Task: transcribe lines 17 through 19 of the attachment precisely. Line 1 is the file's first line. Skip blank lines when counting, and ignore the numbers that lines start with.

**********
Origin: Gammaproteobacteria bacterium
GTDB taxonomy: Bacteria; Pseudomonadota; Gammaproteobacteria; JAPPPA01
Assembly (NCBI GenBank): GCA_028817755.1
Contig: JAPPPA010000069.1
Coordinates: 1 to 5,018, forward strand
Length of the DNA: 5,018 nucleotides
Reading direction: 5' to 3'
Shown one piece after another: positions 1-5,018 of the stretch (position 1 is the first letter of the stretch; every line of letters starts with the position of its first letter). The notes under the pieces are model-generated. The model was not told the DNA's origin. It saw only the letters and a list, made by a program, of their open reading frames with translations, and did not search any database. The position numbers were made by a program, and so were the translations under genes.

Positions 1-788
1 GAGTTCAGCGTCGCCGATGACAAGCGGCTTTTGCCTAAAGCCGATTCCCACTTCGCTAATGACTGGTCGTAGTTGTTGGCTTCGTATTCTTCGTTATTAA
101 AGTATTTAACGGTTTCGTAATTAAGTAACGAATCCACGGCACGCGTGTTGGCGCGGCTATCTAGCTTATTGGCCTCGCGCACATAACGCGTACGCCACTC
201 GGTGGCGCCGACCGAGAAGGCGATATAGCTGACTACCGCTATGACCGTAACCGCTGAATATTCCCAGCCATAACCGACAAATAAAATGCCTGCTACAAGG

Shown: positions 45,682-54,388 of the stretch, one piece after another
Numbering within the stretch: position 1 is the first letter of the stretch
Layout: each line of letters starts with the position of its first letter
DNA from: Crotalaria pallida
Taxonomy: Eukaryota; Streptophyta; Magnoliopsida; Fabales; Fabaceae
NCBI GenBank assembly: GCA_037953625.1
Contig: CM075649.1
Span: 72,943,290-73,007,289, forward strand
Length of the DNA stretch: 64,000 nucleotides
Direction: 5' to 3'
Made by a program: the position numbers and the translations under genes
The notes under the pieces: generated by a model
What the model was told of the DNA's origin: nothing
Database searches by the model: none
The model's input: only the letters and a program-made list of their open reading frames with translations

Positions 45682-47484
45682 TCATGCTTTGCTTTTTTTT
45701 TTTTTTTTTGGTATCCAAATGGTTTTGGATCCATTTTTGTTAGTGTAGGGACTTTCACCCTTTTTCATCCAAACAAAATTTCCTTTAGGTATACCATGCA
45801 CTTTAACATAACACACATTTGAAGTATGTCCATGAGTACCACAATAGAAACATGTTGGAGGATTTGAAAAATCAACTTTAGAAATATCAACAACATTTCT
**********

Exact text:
Taxonomy: Eukaryota; Streptophyta; Magnoliopsida; Fabales; Fabaceae
NCBI GenBank assembly: GCA_037953625.1
Contig: CM075649.1